The sun is starting to shine, the flowers are out… and yay, spring is here!
For some, along comes with it heightened allergy and histamine symptoms. Have you noticed that your symptoms have changed or increased as spring has started? Seasonal allergies & Histamine intolerance, what’s the difference, and what can help?
During this time of year, many adults and children suffer from pollen and seasonal allergies. The symptoms can be itchy eyes, sneezing, and runny noses. For others, it’s a horrible debilitating time where symptoms are much more severe.
There is more pollen in the air, dander & certain plants can overflow the histamine bucket. Pollen counts vary depending on where you live. In Melbourne and Hobart, pollen peaks in October and November. Whilst pollen is high all through the spring and summer in Sydney, Adelaide & Canberra. Whereas Darwin and Brisbane have high pollen for most of the year.
Allergic diseases are on the rise:
Research has shown that allergic diseases are on the rise, with 1 in 5 Australians now suffering from conditions such as allergic rhinitis, asthma, and atopic dermatitis. It is predicted that by 2050, the prevalence of allergic diseases will increase by a whopping 70%! The reason for this growing prevalence is likely to involve numerous factors, with research suggesting:
✅ changes in modern diets
✅ loss in diversity of gut bacteria
✅ air pollution
While many turn to antihistamine drugs which work by blocking histamine release to relieve symptoms, they do not address the possible detrimental effects of immune activation. Or address the underlying causes and issues of histamine intolerance.
The good news is that there is a lot that you can do to manage symptoms at this time of the year and I’ll go into more detail in this month’s blog. I’ll chat about seasonal allergies & histamine, how pollen affects histamine, and simple measures and strategies to help at this time of the year.
What’s the difference between an allergy and a histamine reaction?
The symptoms are often very similar so it can be hard to distinguish the difference. Is it an allergy? Or is it a histamine intolerance reaction?
You might think that symptoms such as itchy eyes, runny nose, and sneezing might be an allergic reaction but they can also be histamine intolerance. They are both very similar, but the treatment tends to be different.
Allergy-based symptoms tend to come on faster after coming in contact with the allergen (pollen) or eating an allergen (eggs, shellfish, etc). However, with histamine intolerance, it is the buildup of histamine in the body over time that causes symptoms to occur, so it takes longer for the symptoms to occur. The amount of time depends upon each individual’s histamine bucket.
How does pollen affect histamine?
Pollen can cause an IgE response. IgE is one of the immunoglobulins. These antibodies travel to cells that release chemicals, causing an allergic reaction. This reaction may produce symptoms such as mucus secretion, sneezing, itching, coughing, bronchoconstriction, tears, inflammation, vomiting, or diarrhoea. This mechanism may help expel allergens from the body. However, IgE also increases histamine. This further exacerbates histamine symptoms and fills up the histamine bucket.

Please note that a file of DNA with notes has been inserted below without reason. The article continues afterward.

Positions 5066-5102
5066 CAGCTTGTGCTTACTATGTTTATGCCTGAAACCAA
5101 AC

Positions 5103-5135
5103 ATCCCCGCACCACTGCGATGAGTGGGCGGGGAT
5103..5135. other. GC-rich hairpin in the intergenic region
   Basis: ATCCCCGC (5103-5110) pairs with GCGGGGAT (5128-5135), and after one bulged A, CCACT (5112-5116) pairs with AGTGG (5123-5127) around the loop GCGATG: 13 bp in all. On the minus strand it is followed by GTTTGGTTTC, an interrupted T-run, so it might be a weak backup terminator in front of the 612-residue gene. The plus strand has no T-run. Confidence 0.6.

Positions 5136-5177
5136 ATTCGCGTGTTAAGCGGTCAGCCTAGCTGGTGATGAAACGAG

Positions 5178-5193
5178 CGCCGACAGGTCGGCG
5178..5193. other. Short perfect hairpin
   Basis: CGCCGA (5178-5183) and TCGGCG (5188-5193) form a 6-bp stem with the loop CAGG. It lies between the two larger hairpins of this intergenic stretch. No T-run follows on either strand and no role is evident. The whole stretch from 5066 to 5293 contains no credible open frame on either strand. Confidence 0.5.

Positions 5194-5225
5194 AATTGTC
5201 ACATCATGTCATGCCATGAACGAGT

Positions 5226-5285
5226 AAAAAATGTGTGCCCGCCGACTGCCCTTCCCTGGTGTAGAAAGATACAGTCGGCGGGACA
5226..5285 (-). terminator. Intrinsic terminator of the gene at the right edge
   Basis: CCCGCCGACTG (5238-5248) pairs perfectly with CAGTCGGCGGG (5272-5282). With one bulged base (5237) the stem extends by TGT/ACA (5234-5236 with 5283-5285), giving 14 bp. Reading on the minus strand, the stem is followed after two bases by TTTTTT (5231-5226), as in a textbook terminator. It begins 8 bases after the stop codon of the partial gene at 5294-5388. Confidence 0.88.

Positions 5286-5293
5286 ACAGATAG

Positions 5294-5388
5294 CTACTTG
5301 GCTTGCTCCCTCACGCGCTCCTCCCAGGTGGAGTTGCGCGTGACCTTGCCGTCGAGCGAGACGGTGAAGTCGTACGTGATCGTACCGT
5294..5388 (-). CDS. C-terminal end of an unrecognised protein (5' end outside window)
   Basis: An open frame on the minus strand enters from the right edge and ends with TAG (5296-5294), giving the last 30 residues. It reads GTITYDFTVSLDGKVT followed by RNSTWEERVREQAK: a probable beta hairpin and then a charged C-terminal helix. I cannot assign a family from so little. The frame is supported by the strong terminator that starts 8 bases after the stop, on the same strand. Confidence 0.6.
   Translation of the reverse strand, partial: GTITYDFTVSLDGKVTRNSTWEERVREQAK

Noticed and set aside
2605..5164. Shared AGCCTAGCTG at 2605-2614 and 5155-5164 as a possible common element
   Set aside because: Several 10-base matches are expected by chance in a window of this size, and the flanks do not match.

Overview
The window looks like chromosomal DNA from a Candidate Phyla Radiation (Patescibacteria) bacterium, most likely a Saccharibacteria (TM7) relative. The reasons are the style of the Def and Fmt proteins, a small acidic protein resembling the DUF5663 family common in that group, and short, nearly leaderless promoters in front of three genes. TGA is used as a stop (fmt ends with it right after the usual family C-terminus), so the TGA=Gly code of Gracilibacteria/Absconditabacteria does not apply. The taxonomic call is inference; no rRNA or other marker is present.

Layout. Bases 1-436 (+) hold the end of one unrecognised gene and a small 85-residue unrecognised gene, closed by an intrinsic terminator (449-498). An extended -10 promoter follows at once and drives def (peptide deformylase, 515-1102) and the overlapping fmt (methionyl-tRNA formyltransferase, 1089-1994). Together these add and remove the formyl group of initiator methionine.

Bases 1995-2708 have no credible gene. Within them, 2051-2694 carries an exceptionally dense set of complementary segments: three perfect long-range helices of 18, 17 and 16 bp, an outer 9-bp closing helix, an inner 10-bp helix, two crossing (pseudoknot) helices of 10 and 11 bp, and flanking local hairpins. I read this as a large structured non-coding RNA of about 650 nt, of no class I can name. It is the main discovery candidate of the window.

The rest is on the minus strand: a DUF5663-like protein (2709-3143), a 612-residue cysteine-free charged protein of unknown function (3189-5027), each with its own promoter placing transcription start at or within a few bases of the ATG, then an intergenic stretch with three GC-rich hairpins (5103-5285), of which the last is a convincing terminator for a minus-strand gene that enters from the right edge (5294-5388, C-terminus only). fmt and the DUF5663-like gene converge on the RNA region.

To read more about the histamine bucket, read more here – Histamine & Stress.
Simple measures that can help protect the body from seasonal allergies:
Simple measures can go a long way toward protecting the body from seasonal allergies. I usually recommend my clients take actions such as:
✅ Keeping windows shut on high pollen days
✅ Using good quality air filter when vacuuming
✅ Ensuring filters in air conditioners are kept in a clean state
✅ Using a dehumidifier to keep the indoor air dry
✅ Wearing high-quality n95/PM2.5 (Masks like VOG or Cambridge) when walking outside on high pollen days.
✅ Using a good air purifier, especially in the bedrooms when sleeping. I like the Australian brand Inovaair
✅ Changing bedding regularly. Washing at 40C or above, and using mattress, duvet, and pillow protectors.
✅ Drying clothes and bedding indoors on high pollen days.
✅ Showering when coming home to get pollen out of your hair and keeping outdoor clothes outside the bedrooms.
Other strategies to deal with seasonal allergies:
So that you don’t end up suffering every time the flowers bloom and springtime arrives, try these strategies:
1. Know your allergens:
An important key to managing seasonal allergies is to know what you’re allergic to, and how to treat your symptoms. Prevention is helpful to lower the impact and reduce discomfort. Different kinds of pollen are prevalent at different times of the year. Getting simple blood tests from your GP can let you know which of the key allergens you may have.
2. Knowledge is power:
If you have histamine intolerance or MCAS, pollens add to the histamine bucket or allergic load. So knowledge is power and helps you manage your symptoms better.
3. Managing stress.
Managing stress is also very important. Stressful events and daily behaviours can also increase the histamine bucket and symptom expression. To read more about the connection between stress and histamine, read my article here.
4. Follow a low histamine diet.
Overall, there can be a crossover between symptoms of seasonal allergies and histamine intolerance and likewise, things like pollen can exacerbate histamine at the same time, filling up and overflowing the histamine bucket, causing symptoms.
As well as the above suggestions, working on the underlying root causes of histamine intolerance and MCAS can help increase the space in your histamine bucket.
Struggling to get answers about your histamine intolerance symptoms?
If you need help with working out a personalised nutrition and treatment plan for your histamine intolerance and finding out and resolving the root causes, then apply for the Happy Without Histamine Method – a program of true healing and amazing results!